Scalehouse Presents First Exhibition in New Space: Shabazz Larkin, Fragile Black Man

(Artwork | Courtesy of Scalehouse Collaborative for the Arts)

Exhibition Manifesto by Shabazz Larkin:

 “The image in this exhibition of the fashionable man holding a flower is a picture of vulnerability often unseen in the Black community. The original photograph of this fashionable man was taken by a West African Photographer named Saydou Keita.

“Keita liked to take photographs of rural African people dressed in the fashion of European imports from France and England. This is one of many from his archive to capture this gentrified version of West African culture.

“Most people think this is a self-portrait — it’s not — he just looks like me. I just loved seeing a Black man holding a flower. It brought me joy. So I drew it. I like to draw things that bring me joy.

“Finding joy grew increasingly important as 2020 took a turn for the worst; watching murders of Ahmad Arbury, George Floyd and Elijah Mclain, it felt like Black Men (and women, like Breonna Taylor and Michelle Cusseaux) were being picked off by a very fragile system that has no conscious or commitment toward our existence.

“COVID began to close the walls in around me. A book tour was canceled. And most other plans were too. Including my employment and this show.

“The stress had me by the throat — so I returned to what brought me joy. I found myself drawing this image over and over again. The images presented to you in this exhibition is me working out how I felt about the world, with a process that brought me some release of what I’ve been feeling — and I suppose what many of us have been feeling in 2020.

“More like the process of painting Mandalas, these drawings were more a meditation than a creative exercise. Inspired more by my mindfulness practice. But one day I stepped back from them all and I just saw this beautiful expression of the diaspora of Black Men.

“This collection of images is a peek into the vast ocean of possibilities of who we are and can be.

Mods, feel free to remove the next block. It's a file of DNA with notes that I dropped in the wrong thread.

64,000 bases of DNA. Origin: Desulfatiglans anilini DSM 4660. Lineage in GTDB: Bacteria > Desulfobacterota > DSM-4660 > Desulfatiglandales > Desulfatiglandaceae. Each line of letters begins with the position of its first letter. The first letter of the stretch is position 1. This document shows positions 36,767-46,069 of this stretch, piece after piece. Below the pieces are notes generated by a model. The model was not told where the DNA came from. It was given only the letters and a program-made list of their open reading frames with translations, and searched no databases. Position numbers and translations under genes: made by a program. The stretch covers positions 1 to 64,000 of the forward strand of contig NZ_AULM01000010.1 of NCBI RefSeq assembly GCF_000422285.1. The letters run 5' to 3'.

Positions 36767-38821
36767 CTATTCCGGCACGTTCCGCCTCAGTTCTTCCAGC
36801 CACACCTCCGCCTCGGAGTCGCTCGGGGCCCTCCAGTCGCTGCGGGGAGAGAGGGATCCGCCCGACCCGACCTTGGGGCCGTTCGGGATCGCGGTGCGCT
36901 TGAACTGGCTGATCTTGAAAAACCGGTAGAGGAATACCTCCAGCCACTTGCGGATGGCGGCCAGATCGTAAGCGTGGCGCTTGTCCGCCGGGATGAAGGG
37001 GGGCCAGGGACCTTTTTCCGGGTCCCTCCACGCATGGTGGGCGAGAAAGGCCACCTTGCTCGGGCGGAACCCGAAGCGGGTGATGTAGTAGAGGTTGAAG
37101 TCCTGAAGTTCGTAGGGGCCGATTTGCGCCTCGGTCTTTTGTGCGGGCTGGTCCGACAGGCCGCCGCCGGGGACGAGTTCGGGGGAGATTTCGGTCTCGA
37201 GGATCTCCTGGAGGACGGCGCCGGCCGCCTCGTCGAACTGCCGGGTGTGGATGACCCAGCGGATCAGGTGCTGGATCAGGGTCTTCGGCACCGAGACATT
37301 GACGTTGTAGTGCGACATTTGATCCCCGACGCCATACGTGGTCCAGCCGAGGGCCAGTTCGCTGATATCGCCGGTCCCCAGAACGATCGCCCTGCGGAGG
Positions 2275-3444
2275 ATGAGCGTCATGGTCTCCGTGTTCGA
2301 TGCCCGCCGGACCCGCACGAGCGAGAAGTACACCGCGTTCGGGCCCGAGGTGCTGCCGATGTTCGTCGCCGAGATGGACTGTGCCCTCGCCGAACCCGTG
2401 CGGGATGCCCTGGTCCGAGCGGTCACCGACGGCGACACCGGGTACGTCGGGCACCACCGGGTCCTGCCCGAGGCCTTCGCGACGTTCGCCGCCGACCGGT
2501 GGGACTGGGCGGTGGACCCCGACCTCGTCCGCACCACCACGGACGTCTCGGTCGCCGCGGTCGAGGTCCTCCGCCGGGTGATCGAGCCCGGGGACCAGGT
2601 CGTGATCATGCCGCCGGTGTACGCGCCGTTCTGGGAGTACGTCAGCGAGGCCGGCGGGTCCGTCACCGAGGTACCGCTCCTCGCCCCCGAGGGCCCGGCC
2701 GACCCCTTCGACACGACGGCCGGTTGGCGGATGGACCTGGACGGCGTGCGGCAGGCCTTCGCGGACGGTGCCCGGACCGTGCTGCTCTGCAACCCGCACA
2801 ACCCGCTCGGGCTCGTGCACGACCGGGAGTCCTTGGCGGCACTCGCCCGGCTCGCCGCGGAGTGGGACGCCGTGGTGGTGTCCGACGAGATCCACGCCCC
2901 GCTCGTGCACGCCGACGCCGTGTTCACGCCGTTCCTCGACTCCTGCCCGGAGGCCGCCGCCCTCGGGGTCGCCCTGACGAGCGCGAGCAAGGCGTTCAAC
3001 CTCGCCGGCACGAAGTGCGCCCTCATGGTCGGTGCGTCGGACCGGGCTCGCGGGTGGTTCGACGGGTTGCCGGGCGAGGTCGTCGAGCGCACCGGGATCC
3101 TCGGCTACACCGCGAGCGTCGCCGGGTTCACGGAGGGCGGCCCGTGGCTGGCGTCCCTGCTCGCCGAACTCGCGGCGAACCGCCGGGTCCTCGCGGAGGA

“But even with all the glory that comes from this diversity — a darker picture cannot be avoided. Every third of these portraits conveys this figure in an orange jumpsuit. An illustration of the uncomfortable and easily ignored and overly simplified-and-justified fact that every third Black man you meet will be inducted in the criminal justice system.

“These images are printed and stitched on cotton linen, often with live and frayed edges making unapologetic references to its source elements. If America was a startup, its first venture capitalists were the backs of Black people. A down payment on American dominance — paid in cotton and slavery.

“The flower in this exhibition, this picture of vulnerability seeks to subvert power in the same way 2020 has subverted everything we thought we knew.”

Our plan is to open the exhibition on December 4 at 4pm, and it will be on view through January 30, 2021. We will follow updated State guidelines and allow six people in the gallery at a time for the health and safety of our community, volunteers and gallerists. Please wear a mask and practice social distancing.

We’re located at 550 NW Franklin Avenue, Suite 138 (in the Franklin Crossing Building). Scalehouse Gallery is facing Tin Pan Alley with an entrance off the alley as well. 

Support Creativity, Art and Design 

Join us for end-of-year-giving through Central Oregon Gives, thanks to our friends The Source Weekly and What If We Could. Support new and bold ideas presented through contemporary art exhibitions, talks and workshops that might not otherwise be seen in Bend. Please donate today so artists can continue to share their work during a time when we all need it most.

Donate Here:

Creative Relief Fund

The unprecedented events of 2020 have created uncertainty and financial loss for artists and creative workers with cancelled events, closures and postponed work.

With small awards, the Scalehouse Creative Relief Fund supports creative workers and artists who have experienced financial loss and unexpected expenses due to the COVID-19 pandemic. The fund is open to all creative workers and artists and will provide awards up to $500. Here’s how you can get involved.

Apply Here:

Donate Here:

Leave a Reply

Your email address will not be published. Required fields are marked *